The Passion of Michael Moore

George W. Bush, Fahrenheit 9/11

The first flash point for most people seems to be the footage of Bush in the grade-school classroom, when he is informed of the planes hitting the towers on 9/11. You are essentially imagining what Bush is thinking then. That's pretty audacious.
It's in a satirical voice. ''Which one of them screwed me?'' Clearly he's not thinking that, but yeah, I'm imagining that in a satirical voice.

How'd you get the tape?
We called up [the school] and they said, ''Sure we made some tapes!'' Because parents wanted a tape of the President there. That's a home-video VHS that the teacher set on a tripod. And I'm telling you, we're being kind to Bush. You should see the longer version where I let it run for, like, three of the seven minutes. It is painful. PAINFUL!

People have problems with your portrayal of kids playing in Baghdad before the bombings. I get what you're going for there, that those positive images were never seen, but Saddam was a bad guy and there's nothing to that effect in the film.
Who doesn't know that Saddam was a bad guy? The media did a wonderful job hammering that home every day in order to convince the public that they should support the war. For 20 seconds in this film, I become essentially the only person to say, I want you to take a look at the human beings that were living in Iraq in 2003. The ones that we were going to bomb indiscriminately. In those 20 seconds I show a child in a barbershop, a young boy flying a kite, a couple getting married. People having lunch at a café. Anyone who takes that and says that I'm trying to say that Saddam's Iraq was some utopia is just a crackpot. The New York Times reports that our air strikes that week were zero for 50 in terms of hitting the targets. We killed a lot of civilians, and I think that we're going to have to answer for that -- whether it's now or in the hereafter. If you pay taxes and you're an American your name is on those bombs. They were human beings who were just trying to get on with their daily lives.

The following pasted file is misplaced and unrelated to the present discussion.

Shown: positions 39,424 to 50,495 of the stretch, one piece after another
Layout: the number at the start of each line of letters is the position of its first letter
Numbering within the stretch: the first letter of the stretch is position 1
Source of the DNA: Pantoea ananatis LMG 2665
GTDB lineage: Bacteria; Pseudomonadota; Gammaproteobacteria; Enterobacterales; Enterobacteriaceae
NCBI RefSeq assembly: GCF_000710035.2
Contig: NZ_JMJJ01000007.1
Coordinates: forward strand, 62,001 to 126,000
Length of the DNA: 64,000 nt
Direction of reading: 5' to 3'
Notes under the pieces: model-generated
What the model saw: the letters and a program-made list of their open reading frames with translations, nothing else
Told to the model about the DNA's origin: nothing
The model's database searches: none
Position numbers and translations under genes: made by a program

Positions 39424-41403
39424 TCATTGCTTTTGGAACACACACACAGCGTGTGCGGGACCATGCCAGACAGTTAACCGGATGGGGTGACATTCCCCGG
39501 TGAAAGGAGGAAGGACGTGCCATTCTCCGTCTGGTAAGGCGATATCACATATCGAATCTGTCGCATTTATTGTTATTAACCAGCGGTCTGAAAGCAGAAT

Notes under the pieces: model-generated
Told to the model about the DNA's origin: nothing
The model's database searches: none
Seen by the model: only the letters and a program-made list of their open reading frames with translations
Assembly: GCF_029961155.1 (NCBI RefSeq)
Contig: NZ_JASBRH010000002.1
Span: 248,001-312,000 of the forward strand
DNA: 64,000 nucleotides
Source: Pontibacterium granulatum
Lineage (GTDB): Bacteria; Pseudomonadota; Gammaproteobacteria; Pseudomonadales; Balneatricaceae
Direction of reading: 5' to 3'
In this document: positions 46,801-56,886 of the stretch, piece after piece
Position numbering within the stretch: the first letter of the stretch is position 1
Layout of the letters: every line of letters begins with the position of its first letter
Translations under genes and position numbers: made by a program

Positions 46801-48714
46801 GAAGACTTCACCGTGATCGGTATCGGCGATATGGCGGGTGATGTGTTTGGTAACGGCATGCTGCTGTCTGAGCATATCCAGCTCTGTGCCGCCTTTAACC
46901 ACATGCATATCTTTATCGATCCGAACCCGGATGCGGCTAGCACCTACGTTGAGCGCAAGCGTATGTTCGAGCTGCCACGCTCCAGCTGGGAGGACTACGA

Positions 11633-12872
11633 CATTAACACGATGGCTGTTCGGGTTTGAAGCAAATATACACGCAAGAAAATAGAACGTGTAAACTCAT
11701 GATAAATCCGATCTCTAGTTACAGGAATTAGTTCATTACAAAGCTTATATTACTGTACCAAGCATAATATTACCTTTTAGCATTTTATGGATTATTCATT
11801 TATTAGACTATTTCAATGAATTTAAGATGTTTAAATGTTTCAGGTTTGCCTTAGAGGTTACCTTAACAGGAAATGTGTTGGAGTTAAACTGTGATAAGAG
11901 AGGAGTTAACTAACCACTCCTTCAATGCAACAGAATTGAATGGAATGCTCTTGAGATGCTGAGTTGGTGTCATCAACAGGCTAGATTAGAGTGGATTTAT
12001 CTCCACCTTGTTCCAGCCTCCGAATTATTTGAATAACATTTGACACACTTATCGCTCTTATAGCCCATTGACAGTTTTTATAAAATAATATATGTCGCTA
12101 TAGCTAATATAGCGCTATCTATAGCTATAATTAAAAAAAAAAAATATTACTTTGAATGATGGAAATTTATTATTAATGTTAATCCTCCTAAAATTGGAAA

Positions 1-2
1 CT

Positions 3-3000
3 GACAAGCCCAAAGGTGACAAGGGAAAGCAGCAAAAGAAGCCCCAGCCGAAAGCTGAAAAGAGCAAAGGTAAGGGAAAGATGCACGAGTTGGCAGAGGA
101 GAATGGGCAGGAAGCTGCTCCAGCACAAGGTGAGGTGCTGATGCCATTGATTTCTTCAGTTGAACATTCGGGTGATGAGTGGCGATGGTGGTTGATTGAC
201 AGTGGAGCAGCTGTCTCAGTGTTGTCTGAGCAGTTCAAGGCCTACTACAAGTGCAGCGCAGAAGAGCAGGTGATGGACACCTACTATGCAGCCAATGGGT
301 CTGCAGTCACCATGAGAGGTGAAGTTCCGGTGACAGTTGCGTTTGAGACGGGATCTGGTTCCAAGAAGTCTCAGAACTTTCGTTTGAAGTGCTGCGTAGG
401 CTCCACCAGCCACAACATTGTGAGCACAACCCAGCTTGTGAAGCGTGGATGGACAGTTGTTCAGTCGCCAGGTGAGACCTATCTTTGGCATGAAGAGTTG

But if you'd just taken a second to show that they weren't exactly living under the best circumstances, that would have defused this criticism from the beginning. Right?

I refuse to participate in the brainwashing that the media was doing to the American public. I didn't need to state the obvious. Kurt Vonnegut in ''Slaughterhouse-Five'' isn't criticized for not showing the horrors of the Nazi regime even though he shows that the people who we firebombed in Dresden were essentially old men, women, and children. Is he doing something dishonest or wrong? I know it upsets a lot of people in the media that I'm not playing ball, that I'm not showing the images that they showed. I know it's embarrassing to them because anybody who sees my film now knows that you were only presented with one side.


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